Week 36 - Vegetation growing through jute mesh around shoulder of wetland area.

Week 36 – Vegetation growing through jute mesh around shoulder of wetland area.

Source:   The information in this update was gathered from the weekly progress reports for Installation Restoration Site 2 Remedial Action at Alameda Point.  The progress reports are posted on the Envirostor website maintained by the California Department of Toxic Substances Control (DTSC).  The source for all photos in this update, unless otherwise credited, is DTSC.

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6 Comments on “Landfill landscaping on Nature Reserve – Update October 2013”

  1. Connie Hanna Says:

    Awesome. Thank God for its creation.

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  2. Jack Mingo Says:

    Am I reading the map correctly that a large bulk of the runway area is slowly fated to become a massive cemetery? You have “Phase 1″ cemetery; the 80-acre “East” cemetery; and then a memorial area at the far west, implying that the unlisted “West” cemetery will go in the hundred acres between the two. Is the bulk of the remaining property “Future VA Property” as well? The labeling is ambiguous on this map. If so, is it also fated for more military graves?

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    • richard94501 Says:

      Jack,
      Sorry for the ambiguity and confusion. The red outline delineating the Site 2 cleanup area and the words “Nature Reserve – future VA property” were added by me. The rest of the drawing and labeling was done by the VA.

      The military cemetery will only be in the area that is light yellow. It totals 80 acres, and it will be built in phases over the course of decades. Phase 1 is about 20 acres. The rest of the airfield to the south of the clinic/cemetery (including Site 2) will be owned by the VA and will remain undeveloped – no cemetery, no buildings (the Fish & Wildlife Service concrete-block office near the tern colony will remain standing).

      The area to the north of the VA clinic/cemetery will be owned by the city of Alameda and is designated open space. Most of this area is slated for a regional park, and part of it is for the Sports Complex that will extend eastward to the old gym and ball field. The U.S. Fish & Wildlife Service’s Biological Opinion for Alameda Point describes in detail the regional park that is proposed for the city-owned area to the north of the VA property.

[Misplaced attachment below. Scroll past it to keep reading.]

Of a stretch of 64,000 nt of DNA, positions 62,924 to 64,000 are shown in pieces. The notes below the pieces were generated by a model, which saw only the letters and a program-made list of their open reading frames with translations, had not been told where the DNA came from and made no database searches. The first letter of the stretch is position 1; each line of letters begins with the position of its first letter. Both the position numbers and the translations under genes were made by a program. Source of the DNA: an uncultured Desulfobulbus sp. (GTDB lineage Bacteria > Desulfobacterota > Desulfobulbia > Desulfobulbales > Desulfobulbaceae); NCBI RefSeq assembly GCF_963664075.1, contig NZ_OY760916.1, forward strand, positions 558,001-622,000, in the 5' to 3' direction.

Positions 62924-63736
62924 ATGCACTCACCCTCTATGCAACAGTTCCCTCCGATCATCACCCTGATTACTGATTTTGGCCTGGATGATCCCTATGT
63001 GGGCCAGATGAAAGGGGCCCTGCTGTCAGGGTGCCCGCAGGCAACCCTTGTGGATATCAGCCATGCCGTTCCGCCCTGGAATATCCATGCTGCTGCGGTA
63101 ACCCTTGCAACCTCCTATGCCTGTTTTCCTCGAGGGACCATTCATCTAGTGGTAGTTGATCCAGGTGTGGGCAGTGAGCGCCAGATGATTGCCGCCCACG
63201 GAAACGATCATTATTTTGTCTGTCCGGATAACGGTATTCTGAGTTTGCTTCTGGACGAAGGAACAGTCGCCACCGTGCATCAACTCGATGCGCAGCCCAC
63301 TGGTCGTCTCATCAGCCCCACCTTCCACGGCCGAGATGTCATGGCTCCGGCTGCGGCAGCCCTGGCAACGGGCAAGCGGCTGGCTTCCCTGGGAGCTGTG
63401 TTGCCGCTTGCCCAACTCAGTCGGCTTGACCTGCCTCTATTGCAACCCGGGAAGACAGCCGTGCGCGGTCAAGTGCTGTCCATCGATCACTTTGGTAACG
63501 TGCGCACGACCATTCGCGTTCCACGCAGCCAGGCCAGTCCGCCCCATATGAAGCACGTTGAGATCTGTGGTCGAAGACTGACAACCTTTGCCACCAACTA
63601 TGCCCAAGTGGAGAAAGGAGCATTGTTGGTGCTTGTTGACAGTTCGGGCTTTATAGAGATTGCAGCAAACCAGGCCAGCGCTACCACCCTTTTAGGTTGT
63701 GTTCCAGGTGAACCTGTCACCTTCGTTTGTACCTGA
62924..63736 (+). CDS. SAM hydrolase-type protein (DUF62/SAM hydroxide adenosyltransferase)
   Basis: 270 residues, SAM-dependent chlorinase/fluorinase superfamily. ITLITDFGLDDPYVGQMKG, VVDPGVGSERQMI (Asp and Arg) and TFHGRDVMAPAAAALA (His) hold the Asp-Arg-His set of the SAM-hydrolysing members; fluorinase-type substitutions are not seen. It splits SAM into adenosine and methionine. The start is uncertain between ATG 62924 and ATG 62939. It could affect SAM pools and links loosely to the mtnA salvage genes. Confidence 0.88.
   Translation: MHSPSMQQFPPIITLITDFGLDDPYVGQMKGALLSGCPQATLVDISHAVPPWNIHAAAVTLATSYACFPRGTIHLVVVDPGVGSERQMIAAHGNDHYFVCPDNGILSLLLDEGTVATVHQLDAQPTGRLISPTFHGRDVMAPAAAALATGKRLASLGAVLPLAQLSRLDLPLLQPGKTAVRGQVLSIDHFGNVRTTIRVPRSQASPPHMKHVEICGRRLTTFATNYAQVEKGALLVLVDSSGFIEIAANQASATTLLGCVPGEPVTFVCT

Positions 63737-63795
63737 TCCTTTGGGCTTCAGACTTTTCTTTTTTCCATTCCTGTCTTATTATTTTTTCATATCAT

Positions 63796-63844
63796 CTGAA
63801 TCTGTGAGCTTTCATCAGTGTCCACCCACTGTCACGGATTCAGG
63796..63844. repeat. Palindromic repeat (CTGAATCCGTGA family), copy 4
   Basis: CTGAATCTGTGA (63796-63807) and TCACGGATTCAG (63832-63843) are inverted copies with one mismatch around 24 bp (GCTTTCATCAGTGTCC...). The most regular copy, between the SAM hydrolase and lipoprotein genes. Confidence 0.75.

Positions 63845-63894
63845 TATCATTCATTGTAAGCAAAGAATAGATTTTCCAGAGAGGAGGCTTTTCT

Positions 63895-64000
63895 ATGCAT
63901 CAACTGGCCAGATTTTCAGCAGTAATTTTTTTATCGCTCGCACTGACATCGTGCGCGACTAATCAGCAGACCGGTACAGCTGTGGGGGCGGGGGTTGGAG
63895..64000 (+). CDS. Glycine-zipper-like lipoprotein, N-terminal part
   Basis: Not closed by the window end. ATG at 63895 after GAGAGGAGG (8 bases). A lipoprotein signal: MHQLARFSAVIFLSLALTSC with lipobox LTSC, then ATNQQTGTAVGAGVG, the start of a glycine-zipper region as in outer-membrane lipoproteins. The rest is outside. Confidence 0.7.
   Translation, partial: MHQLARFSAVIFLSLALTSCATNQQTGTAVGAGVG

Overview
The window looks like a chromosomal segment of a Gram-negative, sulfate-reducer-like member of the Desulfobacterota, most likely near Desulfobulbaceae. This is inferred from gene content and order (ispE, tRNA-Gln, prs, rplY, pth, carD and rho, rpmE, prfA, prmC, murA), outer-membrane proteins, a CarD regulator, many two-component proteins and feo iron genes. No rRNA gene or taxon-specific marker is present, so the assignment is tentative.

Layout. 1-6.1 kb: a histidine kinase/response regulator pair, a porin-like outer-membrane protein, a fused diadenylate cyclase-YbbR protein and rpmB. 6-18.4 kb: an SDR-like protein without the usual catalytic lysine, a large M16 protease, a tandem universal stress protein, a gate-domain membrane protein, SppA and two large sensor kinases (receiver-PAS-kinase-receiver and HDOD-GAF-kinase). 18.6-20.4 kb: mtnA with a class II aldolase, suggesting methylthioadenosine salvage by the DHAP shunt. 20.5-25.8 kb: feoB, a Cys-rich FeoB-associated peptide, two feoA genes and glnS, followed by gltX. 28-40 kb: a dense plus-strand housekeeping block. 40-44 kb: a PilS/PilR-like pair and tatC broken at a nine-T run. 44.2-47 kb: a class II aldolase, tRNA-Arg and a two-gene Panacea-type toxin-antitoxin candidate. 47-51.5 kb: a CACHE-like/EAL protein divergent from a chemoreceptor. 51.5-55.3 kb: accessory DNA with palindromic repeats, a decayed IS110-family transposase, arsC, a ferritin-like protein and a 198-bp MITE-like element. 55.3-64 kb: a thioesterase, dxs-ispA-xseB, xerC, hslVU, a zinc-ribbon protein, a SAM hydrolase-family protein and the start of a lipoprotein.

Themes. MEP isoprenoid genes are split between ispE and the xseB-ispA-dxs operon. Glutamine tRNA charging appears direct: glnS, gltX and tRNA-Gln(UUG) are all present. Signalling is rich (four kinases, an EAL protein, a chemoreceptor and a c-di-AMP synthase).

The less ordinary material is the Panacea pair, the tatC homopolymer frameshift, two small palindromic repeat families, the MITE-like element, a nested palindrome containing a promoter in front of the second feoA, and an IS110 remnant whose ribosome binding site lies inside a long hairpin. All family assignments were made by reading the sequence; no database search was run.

Hope this helps,
      Richard

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  3. Pete G Says:

    I’m assuming the runway is going to be removed at some point? Curious to see how they will do this without disturbing the feathered residents..

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    • richard94501 Says:

      There are no plans to remove any of the runway pavement at this point. Part of it is the money to remove the pavement. Part of it is the fact that near the least tern nesting area it would create a new logistical problem of volunteer vegetation that would need to be removed in order to keep a beach-like clear line of sight for the terns. Too much vegetation close to the nesting area would make the terns nervous about potential predators lurking and could lead to some of the terns abandoning the area.

      The areas more distant from the tern nesting area could actually help the terns when they are nesting by attracting potential avian predators away from the nesting area to look for ground prey like rabbits and squirrels. There are already many acres that are grassland – areas that were never paved – and in the opinion of some people it’s time to start planning for making those area contiguous grassland areas.

      The new owners of the area labeled “Nature Reserve – future VA property,” namely the VA, are not opposed to landscape alterations/enhancements. But some other agency will have to round up the funding. The VA has its hands full with veterans care. That’s where wildlife and open space advocates come in. The U.S. Fish & Wildlife Service, which is currently managing the Nature Reserve and the least tern colony, is an underfunded agency and not likely to go out of its way to find funding. But other sources are available. With enough public attention and pressure, the true potential of the site could be realized.